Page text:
[ih-skar-ee-uh t]


the surname of Judas, the betrayer of Jesus. Mark 3:19; 14:10, 11.
a person who betrays another; traitor.

Origin of Iscariot

< Latin Iscariōta < Greek Iskariṓtēs < Hebrew īsh-qərīyōth man of Kerioth a village in Palestine
Related formsIs·car·i·ot·ic [ih-skar-ee-ot-ik] /ɪˌskær iˈɒt ɪk/, Is·car·i·ot·i·cal, adjectiveIs·car·i·ot·ism, noun Unabridged Based on the Random House Unabridged Dictionary, © Random House, Inc. 2019

Examples from the Web for iscariot

Historical Examples of iscariot

  • "He is of the family of the Iscariot, I should opine," answered the Gascon.

  • Here Justin was not an Iscariot or an Arnold, but a patriot and a savior.

  • Nothing is more treacherous than the human mind; nothing else so loves to play the Iscariot.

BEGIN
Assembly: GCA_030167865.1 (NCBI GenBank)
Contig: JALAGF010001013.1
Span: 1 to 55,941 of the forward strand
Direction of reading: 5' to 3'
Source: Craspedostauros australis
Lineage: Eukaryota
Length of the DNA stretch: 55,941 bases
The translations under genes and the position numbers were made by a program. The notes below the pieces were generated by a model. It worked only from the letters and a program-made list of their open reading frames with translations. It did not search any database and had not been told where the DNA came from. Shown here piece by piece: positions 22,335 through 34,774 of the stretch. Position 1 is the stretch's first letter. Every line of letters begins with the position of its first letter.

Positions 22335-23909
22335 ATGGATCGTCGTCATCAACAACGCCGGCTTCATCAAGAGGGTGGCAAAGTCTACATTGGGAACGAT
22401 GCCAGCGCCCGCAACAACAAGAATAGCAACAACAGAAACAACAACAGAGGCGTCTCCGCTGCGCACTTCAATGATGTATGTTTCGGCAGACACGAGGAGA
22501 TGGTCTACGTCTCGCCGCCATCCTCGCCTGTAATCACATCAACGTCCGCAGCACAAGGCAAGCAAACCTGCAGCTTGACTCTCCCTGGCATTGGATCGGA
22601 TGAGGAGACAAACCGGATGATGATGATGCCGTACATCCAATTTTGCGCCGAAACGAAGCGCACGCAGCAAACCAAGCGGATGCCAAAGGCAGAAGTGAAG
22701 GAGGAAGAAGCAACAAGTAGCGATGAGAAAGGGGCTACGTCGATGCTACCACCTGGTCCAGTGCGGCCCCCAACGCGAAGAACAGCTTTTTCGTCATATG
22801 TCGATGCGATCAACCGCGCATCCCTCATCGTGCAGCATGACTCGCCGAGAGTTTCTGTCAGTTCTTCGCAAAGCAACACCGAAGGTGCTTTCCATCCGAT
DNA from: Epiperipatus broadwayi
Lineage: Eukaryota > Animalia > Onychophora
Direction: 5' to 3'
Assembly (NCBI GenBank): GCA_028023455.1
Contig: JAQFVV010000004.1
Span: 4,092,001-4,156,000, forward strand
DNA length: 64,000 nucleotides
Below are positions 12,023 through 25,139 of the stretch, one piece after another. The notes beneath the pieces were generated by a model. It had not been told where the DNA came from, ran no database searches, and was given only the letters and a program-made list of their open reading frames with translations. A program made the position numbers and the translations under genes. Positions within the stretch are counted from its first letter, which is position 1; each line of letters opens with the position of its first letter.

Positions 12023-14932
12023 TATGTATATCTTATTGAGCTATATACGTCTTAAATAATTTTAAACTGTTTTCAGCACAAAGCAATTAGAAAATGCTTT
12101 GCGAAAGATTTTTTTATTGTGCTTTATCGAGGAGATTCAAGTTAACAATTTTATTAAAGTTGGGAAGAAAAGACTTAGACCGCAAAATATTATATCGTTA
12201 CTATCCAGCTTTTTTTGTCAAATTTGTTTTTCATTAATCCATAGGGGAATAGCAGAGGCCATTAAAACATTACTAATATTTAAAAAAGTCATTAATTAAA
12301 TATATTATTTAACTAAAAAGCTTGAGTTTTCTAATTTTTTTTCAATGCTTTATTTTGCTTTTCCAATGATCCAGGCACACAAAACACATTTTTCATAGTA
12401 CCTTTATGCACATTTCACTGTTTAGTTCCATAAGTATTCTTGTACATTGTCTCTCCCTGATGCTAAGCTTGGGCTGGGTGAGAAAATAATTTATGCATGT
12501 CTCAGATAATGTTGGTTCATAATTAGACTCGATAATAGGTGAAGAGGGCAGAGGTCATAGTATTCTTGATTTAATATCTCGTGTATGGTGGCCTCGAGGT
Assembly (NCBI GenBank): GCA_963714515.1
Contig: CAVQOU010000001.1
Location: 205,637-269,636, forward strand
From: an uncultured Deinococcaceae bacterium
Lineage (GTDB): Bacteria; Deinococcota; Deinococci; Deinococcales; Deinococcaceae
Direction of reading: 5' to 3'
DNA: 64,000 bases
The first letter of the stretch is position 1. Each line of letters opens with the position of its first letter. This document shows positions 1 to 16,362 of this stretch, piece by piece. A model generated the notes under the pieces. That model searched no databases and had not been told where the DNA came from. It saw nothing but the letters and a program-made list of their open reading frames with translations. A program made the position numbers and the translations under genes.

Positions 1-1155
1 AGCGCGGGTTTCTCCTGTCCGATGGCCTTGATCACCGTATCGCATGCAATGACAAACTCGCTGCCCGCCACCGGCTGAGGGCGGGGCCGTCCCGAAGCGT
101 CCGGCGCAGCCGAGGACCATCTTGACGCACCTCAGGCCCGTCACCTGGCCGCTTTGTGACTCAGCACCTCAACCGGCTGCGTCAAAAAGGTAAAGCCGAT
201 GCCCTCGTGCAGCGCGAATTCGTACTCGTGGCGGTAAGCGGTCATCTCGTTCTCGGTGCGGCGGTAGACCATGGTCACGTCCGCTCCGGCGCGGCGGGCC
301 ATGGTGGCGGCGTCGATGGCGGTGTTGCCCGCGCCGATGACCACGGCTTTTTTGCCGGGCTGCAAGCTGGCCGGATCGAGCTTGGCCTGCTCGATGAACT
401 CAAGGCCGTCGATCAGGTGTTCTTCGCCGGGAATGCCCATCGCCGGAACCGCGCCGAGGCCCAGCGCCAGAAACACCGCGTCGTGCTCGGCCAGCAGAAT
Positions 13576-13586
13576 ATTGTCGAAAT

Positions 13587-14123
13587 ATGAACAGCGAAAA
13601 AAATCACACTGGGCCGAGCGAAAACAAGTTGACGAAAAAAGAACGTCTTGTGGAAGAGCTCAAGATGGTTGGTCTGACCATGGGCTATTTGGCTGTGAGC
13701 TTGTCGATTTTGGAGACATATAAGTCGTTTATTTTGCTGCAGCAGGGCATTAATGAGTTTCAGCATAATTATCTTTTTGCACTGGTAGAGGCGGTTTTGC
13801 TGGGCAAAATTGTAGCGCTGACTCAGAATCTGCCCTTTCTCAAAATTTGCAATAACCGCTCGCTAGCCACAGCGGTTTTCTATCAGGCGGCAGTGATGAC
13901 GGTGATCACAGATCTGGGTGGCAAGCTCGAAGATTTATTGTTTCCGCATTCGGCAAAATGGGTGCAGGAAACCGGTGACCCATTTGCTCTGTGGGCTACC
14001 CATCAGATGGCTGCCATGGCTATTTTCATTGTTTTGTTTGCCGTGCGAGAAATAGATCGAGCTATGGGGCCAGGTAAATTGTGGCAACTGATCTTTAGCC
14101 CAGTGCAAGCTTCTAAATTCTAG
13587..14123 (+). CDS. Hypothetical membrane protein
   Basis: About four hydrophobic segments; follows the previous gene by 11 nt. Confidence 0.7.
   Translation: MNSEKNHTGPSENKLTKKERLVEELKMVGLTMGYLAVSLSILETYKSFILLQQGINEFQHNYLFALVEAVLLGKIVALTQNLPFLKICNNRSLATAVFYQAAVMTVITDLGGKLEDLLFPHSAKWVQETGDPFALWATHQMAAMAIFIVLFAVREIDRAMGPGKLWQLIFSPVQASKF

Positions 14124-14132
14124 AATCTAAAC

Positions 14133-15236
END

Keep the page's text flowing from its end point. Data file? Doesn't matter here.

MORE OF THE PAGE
Booth Tarkington

  • And for thee, my poor child, thy promise is sacred, were it made to Iscariot himself.


    Charles Kingsley

  • It was addressed to the Iscariot because the Iscariot was trying to do just what you are trying to do.

    If Winter Comes

    A.S.M. Hutchinson

British Dictionary definitions for iscariot



Collins English Dictionary - Complete & Unabridged 2012 Digital Edition © William Collins Sons & Co. Ltd. 1979, 1986 © HarperCollins Publishers 1998, 2000, 2003, 2005, 2006, 2007, 2009, 2012

Word Origin and History for iscariot


"traitor," 1640s, from the surname of Judas, betrayer of Jesus, in New Testament, from Latin Iscariota, from Greek Iskariotes, said to be from Hebrew ishq'riyoth "man of Kerioth" (a place in Palestine).

Online Etymology Dictionary, © 2010 Douglas Harper